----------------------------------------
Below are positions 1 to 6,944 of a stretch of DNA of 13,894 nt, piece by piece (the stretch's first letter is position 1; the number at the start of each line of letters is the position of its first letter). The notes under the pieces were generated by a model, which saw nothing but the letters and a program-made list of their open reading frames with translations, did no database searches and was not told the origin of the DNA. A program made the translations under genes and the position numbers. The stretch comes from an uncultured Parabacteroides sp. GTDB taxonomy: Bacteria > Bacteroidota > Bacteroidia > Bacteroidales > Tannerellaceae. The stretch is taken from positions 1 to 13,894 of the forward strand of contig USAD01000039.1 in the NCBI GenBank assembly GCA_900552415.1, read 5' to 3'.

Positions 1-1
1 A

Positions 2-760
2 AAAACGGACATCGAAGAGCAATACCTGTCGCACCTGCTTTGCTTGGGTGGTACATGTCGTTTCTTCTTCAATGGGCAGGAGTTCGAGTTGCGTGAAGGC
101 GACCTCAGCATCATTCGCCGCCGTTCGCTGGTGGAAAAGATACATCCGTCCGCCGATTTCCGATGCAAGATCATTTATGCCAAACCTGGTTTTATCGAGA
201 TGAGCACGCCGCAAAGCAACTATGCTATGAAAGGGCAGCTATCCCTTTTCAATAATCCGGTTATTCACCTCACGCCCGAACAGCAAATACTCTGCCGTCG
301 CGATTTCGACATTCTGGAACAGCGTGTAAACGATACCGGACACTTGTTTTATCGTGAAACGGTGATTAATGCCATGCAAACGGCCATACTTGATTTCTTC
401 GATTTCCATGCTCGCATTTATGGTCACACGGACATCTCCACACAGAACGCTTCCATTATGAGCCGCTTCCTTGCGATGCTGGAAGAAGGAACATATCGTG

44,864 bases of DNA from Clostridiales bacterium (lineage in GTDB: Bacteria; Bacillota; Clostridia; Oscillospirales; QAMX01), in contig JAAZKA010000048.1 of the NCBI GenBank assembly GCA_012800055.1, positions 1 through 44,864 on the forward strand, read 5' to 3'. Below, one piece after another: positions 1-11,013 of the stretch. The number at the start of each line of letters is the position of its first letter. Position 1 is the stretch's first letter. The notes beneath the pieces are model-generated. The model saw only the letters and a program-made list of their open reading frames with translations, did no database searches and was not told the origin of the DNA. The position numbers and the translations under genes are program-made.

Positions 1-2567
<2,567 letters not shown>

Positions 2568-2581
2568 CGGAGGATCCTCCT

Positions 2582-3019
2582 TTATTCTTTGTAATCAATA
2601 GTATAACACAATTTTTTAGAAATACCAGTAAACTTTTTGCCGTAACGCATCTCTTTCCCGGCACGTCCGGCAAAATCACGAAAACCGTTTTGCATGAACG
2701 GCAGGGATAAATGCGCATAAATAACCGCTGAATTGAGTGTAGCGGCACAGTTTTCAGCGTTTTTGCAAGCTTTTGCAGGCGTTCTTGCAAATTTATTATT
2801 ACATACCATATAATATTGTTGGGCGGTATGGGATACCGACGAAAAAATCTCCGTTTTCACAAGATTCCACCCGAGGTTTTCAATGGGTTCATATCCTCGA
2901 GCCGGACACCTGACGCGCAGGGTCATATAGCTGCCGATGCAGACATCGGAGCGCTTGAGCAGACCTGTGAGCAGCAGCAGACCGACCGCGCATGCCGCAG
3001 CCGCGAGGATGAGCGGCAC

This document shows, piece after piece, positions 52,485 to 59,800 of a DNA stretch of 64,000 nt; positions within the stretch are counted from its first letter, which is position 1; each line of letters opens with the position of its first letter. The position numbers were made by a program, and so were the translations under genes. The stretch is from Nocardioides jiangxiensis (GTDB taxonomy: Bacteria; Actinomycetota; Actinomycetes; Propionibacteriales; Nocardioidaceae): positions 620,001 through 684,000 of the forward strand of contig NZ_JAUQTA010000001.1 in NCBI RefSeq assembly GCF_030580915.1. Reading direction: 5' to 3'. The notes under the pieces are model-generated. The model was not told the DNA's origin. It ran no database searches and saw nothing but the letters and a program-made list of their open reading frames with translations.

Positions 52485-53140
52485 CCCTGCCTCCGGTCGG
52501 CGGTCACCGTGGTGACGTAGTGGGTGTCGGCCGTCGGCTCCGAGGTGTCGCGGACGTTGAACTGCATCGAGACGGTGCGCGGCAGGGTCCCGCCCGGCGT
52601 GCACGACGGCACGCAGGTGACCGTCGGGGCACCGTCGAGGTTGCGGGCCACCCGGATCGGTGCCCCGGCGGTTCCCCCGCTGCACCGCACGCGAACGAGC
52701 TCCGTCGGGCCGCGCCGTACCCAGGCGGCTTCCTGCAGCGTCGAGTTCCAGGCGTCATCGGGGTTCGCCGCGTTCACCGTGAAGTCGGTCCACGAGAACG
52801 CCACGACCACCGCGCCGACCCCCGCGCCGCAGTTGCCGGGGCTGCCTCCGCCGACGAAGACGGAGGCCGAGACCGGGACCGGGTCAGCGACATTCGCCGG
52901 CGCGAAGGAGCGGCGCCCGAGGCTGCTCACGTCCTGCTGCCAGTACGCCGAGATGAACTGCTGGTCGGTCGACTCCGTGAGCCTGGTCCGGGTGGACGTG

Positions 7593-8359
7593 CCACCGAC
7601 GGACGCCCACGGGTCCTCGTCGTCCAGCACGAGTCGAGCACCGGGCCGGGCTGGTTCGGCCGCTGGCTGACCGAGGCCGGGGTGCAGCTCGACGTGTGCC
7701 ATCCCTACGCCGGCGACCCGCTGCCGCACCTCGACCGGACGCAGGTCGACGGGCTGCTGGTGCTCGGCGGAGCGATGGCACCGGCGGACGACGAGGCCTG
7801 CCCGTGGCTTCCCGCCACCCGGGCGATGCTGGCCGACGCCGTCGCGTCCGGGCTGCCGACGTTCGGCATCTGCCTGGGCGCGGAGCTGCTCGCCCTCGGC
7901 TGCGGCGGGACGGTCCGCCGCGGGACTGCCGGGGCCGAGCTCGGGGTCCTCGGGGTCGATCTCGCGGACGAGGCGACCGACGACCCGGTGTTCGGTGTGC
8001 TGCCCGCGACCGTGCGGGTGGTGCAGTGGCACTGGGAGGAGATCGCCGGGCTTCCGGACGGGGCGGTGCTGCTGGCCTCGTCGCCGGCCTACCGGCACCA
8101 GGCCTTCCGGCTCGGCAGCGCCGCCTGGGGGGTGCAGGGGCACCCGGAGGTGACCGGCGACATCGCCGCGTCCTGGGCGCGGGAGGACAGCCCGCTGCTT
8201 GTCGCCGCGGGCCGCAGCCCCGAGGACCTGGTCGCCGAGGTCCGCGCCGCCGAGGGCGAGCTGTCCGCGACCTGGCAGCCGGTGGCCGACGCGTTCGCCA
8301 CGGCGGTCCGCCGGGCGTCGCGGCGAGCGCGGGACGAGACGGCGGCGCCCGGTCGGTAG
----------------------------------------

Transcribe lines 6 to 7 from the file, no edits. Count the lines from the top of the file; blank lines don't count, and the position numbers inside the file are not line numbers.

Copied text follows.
101 GACCTCAGCATCATTCGCCGCCGTTCGCTGGTGGAAAAGATACATCCGTCCGCCGATTTCCGATGCAAGATCATTTATGCCAAACCTGGTTTTATCGAGA
201 TGAGCACGCCGCAAAGCAACTATGCTATGAAAGGGCAGCTATCCCTTTTCAATAATCCGGTTATTCACCTCACGCCCGAACAGCAAATACTCTGCCGTCG